The economic turmoil cause by the global pandemic will force thousands of cannabidiol (CBD) businesses to close. According to cannabis research firm Brightfield Group, while many industry players will leave, the CBD market will remain flooded with some 1,500 brands jostling for market share, .
The top 20 over-the-counter CBD companies accounted for just 17 percent of the overall CBD market in early 2020, with some 3,000 other competitors crowding 77 percent of the market, the firm estimated in a report released last week.
The largest CBD producer, London’s GW Pharmaceuticals, makes prescription CBD medicines and accounted for the final 6 percent of U.S. CBD sales, according to Brightfield’s count.
The flooded market is a result of entrepreneurial enthusiasm for a booming trend with few established brands, according to an article in hempindustrydaily.com. Throughout 2019, the CBD market saw so many new CBD market participants that those earning less than $1 million in annual revenues occupy over 97 percent of the market, Brightfield concluded.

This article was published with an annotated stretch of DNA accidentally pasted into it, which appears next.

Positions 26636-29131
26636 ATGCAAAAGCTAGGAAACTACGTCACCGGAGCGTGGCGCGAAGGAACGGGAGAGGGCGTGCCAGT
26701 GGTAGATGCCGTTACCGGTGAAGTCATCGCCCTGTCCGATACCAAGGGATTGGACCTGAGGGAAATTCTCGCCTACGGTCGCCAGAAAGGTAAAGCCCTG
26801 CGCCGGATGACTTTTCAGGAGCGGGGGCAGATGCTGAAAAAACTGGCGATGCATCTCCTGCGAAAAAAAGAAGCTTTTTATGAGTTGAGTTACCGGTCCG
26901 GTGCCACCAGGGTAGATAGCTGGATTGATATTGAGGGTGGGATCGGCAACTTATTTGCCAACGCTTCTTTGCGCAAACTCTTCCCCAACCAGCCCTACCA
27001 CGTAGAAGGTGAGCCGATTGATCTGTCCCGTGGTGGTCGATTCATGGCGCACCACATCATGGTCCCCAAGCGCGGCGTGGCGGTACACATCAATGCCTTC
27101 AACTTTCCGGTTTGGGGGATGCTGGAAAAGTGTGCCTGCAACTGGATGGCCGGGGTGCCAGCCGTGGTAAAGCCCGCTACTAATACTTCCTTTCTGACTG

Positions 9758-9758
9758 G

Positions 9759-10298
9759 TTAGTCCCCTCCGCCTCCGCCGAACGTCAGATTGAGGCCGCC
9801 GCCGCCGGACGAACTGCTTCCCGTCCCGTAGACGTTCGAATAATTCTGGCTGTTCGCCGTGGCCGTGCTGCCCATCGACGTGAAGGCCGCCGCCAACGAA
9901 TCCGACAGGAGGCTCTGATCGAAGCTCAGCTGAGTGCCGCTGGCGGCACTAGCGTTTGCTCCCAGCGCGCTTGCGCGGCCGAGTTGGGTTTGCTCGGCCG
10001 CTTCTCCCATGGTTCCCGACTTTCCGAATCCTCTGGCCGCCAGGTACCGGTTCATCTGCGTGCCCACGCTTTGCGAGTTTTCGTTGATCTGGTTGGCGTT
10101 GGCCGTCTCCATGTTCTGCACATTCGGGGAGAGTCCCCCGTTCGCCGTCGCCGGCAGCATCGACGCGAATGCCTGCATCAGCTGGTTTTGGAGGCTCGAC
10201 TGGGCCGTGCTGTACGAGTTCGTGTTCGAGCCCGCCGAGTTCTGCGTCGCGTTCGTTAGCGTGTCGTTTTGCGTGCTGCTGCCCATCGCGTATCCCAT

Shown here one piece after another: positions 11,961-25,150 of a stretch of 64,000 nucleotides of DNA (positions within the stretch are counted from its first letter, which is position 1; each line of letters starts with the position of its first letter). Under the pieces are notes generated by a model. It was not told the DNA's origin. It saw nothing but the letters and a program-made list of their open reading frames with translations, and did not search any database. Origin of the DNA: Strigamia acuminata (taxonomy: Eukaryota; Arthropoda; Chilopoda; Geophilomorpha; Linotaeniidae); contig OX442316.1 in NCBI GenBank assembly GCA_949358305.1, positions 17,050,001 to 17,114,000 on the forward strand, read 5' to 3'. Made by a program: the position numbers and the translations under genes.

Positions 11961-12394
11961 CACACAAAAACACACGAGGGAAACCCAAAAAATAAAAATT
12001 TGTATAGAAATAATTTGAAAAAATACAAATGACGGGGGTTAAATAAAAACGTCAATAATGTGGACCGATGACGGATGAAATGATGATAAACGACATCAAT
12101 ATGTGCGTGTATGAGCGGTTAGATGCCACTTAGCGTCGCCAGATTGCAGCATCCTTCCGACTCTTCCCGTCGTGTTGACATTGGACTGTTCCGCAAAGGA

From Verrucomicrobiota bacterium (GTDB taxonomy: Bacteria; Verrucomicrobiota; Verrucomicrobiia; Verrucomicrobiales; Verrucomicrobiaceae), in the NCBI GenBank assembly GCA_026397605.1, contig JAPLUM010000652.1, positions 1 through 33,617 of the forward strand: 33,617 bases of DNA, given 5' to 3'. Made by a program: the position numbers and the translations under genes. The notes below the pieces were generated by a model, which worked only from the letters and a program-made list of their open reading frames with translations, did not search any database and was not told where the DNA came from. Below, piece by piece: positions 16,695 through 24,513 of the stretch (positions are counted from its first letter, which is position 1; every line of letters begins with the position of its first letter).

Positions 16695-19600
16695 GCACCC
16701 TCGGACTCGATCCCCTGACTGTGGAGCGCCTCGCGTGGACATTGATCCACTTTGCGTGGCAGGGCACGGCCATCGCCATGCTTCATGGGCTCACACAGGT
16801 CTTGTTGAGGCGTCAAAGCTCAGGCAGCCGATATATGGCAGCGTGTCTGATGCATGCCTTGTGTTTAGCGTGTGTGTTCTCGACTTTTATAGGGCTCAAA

But the crowd of CBD companies is going to thin substantially in 2020, with COVID-19 driving a likely “extinction event” for half or more of those companies, said Bethany Gomez, managing director of the Florida-based research firm, according to the story.
“A lot of companies that were kind of dabbling in the category have found it to be unsustainable for them,” Gomez said. “A lot of brands that had tried this out, it’s not something that they’ve been able to turn a profit on.”
Not all new CBD startups are discouraged by the flood of competitors. For Jennifer Culpepper, who helped launch CBD skincare line i+i Botanicals in mid-2019, the market was already crowded.
“Our biggest challenge is to find our positioning and where we differentiate ourselves from other brands,” said Culpepper, who is based in Maryland. “How do you differentiate your CBD in a tincture?” she said. “We think of ourselves as a skin-care or self-care company that uses CBD as ingredient. That’s what sets us apart.”
The strategy is proven by Brightfield’s research, which notes that traditional CBD products – tinctures and gummies – are slipping in terms of market share. “The market is no longer entirely dominated by sufferers of extreme pain or epilepsy who must go to great lengths to attain product, nor primarily by cannabis consumers,” Brightfield reported.
Brightfield’s analysis did show some positive signs for CBD makers – notably that sales overall haven’t substantially slipped during the pandemic. The sector’s resilience is especially encouraging given national uncertainty about the economy and the level of unemployment enhancements the federal government stopped paying last week, Gomez said.